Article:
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Is It Biblical to Pray for Loved Ones Who Have Died?

Core Christianity / Adriel Sanchez and Bill Maier
The Truth Network Radio
November 1, 2022 4:02 pm

Is It Biblical to Pray for Loved Ones Who Have Died?

Core Christianity / Adriel Sanchez and Bill Maier

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November 1, 2022 4:02 pm

Episode 1088 | Adriel Sanchez and Bill Maier answer caller questions.

Show Notes

CoreChristianity.com

 

Questions in this Episode

 

1. Why is baptism referred to as a sign of judgment in the Bible?

2. In John 4, does Jesus teach that we should only worship the Father and not him?

3. Is it biblical to pray for family members who have died?

4. How can I meditate on God’s Word without practicing Eastern or transcendental meditation?

5. What is the difference between infant baptism or baby dedications?

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Is it biblical to pray for loved ones who have died? That's just one of the questions we'll be answering on today's edition of Core Christianity. Well, hi, this is Bill Meyer along with Pastor Adriel Sanchez, and you are listening to the radio program where we answer your questions about the Bible and the Christian life every day. Our phone lines are open right now. You can call us for the next 25 minutes or so. Here's the phone number. It's 833-The-Core.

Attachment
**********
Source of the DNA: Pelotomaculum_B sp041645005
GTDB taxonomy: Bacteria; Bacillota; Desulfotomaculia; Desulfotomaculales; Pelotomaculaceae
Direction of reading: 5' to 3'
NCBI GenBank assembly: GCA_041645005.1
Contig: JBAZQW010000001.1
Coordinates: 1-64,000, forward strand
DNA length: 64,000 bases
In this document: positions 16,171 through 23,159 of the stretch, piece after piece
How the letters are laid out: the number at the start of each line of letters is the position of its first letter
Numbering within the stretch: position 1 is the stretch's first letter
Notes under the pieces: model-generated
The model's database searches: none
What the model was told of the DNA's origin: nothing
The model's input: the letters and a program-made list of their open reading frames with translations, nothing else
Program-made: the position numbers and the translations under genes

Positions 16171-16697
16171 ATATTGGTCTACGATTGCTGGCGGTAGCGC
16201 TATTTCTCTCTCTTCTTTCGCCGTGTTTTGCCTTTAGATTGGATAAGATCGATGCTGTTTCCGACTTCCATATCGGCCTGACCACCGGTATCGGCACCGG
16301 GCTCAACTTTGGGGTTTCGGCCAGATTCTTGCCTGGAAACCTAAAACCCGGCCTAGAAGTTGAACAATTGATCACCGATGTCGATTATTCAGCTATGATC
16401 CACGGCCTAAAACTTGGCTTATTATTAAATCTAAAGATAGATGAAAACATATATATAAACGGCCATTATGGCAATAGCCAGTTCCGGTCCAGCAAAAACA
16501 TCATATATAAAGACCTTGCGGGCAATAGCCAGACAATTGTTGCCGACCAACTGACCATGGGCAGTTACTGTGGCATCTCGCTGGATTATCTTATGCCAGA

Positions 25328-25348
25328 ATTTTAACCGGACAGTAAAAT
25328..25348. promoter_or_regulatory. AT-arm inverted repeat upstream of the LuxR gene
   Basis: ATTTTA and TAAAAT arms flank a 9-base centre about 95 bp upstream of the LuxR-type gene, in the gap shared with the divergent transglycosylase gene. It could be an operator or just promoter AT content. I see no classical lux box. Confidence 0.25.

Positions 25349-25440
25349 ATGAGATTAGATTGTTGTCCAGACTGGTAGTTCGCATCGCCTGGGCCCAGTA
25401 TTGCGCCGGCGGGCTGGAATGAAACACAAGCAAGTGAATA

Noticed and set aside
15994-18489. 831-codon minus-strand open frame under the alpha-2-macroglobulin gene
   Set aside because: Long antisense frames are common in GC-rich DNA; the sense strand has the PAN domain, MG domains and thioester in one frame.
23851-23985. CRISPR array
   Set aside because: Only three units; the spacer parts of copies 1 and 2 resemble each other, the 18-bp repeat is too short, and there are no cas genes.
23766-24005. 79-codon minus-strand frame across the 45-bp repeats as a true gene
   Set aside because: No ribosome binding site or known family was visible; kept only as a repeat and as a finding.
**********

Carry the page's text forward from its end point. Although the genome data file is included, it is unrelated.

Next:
That's 1-833-843-2673. Now, you can also post your question on one of our social media sites, and you can always email us at questionsatcorechristianity.com. And first up today, we do have an email. This is from Craig. He says, Hi, Pastor Adriel, we wanted to let you know that our small group is enjoying the Jonah Bible study immensely.

Thank you. We are now in lesson number five, and we're finding we need some clarification in the segment titled Waters of Judgment. It says that the waters of baptism also represent judgment.

This is a new perspective that we've not heard before, and we'd appreciate any further explanation that would help us understand it more. We continue to be big fans of Core Christianity, and we're looking forward to your further Bible studies. Hey, Craig, thank you for that encouragement. I had a blast preaching through Jonah some years ago. Actually, right now, Bill, I'm reading through the book of Jonah with my kids.